• See Close Companies: Definitions & Control
    • A Close Investment Holding Company(CIHCs)
      • CIHCs pay Corporation Tax at the main rate regardless of their profit level.
      • A CIHC is typically a company that either rents out land and property to a connected person or holds investments such as stocks or shares and cash on deposit.
      • Family Investment Companies may well be CIHCs.
      • A CIHC whose only income is exempt distributions will not have any TTP to tax.
    • There are special rules for oil and gas companies which are outside the scope of this web service.

Lack of activities

The following are not counted as Associated companies (see the test below) if throughout the relevant accounting period and FY they are a:

  • Dormant company.
  • Non-trading investment holding (‘passive’ holding) company.

A dormant company for Corporation Tax is a company that is:

  • Not active.
  • Not liable for Corporation Tax.
  • Not within the charge to Corporation Tax

A non-trading investment holding company

  • A company is Not treated as an Associated company for small company rate relief if it is either dormant or a non-trading investment/ ‘passive’ holding company.
  • Any distributions received are distributed straight out to shareholders.
  • Most distributions are exempt from tax when received by holding companies.


Relationships: Associated Companies

Does the company have any Associated Companies?

  • The Upper (£250,000) and Lower (£50,000) limits are apportioned according to the number of companies that are Associated for Corporation Tax.
  • Association is determined by considering control: the direct and indirect rights of an individual shareholder or loan creditor to influence a company.
  • Companies which are connected via indirect control are not counted as Associated companies if no substantial commercial interdependence exists between them.
  • You exclude passive investment companies and dormant companies (as above).
  • A CIHC may be an Associate of another company
  • See Associated Companies & tests for control and our Associated Company Checklist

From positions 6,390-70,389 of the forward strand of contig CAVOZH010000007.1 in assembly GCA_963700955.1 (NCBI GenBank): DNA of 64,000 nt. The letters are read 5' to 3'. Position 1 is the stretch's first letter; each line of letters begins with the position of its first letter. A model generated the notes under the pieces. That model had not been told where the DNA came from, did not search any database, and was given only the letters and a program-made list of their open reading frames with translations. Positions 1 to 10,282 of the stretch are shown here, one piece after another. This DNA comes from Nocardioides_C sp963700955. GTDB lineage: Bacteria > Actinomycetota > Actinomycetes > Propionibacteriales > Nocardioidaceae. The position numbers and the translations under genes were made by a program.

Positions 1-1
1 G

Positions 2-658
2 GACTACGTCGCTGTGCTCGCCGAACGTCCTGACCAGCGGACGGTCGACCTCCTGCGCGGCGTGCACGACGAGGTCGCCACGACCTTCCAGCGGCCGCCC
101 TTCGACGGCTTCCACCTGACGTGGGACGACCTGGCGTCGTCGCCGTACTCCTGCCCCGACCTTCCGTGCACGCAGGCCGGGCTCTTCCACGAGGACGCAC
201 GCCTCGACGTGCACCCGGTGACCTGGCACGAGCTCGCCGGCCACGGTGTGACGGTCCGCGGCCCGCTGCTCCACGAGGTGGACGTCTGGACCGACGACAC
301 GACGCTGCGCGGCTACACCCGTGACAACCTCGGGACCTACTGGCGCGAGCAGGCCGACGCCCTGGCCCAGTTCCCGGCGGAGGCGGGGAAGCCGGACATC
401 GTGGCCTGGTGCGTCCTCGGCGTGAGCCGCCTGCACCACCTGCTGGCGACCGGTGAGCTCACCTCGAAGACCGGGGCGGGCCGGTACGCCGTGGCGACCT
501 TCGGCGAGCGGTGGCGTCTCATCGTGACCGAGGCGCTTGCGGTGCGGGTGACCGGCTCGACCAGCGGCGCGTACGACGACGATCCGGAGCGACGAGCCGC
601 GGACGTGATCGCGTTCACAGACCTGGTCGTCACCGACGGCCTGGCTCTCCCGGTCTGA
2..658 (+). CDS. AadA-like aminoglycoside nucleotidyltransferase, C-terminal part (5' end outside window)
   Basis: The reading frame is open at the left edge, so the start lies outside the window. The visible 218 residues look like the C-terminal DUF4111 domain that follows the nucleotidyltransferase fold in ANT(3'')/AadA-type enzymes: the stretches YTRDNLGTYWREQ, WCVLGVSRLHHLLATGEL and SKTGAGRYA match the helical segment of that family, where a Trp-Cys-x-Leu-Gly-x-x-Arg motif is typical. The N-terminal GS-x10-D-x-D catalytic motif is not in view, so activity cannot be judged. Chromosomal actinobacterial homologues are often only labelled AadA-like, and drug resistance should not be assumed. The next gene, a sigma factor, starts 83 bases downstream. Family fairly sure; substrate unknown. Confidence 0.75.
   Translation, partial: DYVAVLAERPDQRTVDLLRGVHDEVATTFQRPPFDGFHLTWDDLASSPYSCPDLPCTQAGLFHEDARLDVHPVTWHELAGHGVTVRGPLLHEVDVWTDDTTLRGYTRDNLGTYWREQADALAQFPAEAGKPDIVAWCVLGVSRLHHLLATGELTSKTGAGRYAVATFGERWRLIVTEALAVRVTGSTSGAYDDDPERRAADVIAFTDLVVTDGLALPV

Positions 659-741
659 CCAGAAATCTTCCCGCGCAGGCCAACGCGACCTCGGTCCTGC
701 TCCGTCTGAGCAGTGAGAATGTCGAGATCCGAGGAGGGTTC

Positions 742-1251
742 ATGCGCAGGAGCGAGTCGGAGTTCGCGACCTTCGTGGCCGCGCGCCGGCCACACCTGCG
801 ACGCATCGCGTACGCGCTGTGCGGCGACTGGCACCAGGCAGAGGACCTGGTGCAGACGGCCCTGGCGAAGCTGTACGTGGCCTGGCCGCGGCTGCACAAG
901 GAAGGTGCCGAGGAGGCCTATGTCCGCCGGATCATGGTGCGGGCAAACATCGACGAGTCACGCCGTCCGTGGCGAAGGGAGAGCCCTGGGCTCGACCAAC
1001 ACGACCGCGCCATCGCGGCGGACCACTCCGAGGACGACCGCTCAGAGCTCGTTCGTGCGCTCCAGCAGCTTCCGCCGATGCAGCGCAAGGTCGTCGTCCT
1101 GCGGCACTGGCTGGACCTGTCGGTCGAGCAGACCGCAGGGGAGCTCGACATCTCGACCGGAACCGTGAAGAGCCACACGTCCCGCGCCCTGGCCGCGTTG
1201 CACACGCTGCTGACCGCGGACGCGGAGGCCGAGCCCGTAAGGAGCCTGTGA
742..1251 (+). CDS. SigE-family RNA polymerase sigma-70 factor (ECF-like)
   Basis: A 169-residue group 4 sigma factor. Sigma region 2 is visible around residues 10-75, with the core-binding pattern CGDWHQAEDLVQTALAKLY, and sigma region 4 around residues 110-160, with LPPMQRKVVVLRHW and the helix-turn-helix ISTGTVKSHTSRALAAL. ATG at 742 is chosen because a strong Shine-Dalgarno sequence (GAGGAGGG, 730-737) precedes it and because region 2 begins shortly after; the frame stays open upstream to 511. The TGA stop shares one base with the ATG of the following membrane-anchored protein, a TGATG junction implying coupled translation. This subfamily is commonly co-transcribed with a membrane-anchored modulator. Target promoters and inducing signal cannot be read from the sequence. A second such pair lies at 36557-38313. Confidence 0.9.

SizeAugmented Profits are the measure to determine whether the company is below the adjusted Lower limit or above the Upper limit for Corporation Tax. The limits determine which rate is payable or whether Marginal Relief is given.

  • Augmented Profits are TTP plus exempt income from dividends or distributions but excluding dividends from 51% group companies.
  • You include dividends from UK and foreign companies.
  • You exclude distributions paid from non-qualifying territories or from tax avoidance schemes.
  • See Tab Augmented Profits


Accounting periods: different tax rates apply if a period falls into FY2022 or FY2023.

  • The Upper and Lower limits are reduced where:
    • There is a short accounting period.
    • See Companies, Trading, Non-trading & Accounting periods


How is the marginal rate calculated?

If a small company’s rate is 19% and the main rate is 25%:

A company with profits at the lower limit pays Corporation Tax of: £50,000 x 19% = 9,500
A company with profits at the upper limit pays Corporation Tax of: £250,000 x 25% = 62,500
Difference between the two (i.e. Corporation Tax paid on the additional £200,000 profits: 53,000

The marginal rate (i.e. marginal tax paid on the marginal profits) is 53,000/200,000 = 26.5%.


Shortcut Corporation Tax calculation 

The above calculation allows for a shortcut calculation using marginal tax rates, which avoids using the full marginal relief formula.

  • The first £50,000 of profits are taxed at the small company rate (19%).
  • The next £200,000 is taxed at the marginal rate (26.5%).
  • Profits over £250,000 are taxed at the main rate (25%).

Using the example above of a company with a 31 March 2024 year-end, profits of £100,000, no associated companies, and no exempt distributions:

First £50,000 x 19%  9,500
Next £50,000 x 26.5% 13,250
Corporation Tax due 22,750


Marginal relief can be calculated using HMRC’s online calculator at ‘Calculate marginal relief for Corporation Tax’.

What is the marginal relief fraction?

The difference between the main rate and the marginal rate is expressed as a fraction: 26.5% – 25% = 1.5% = 3/200.


If a company is non-resident and subject to UK Corporation Tax & the relevant Double Taxation Treaty does not contain an Anti-Discrimination clause, it is taxed at the Main rate of Corporation Tax.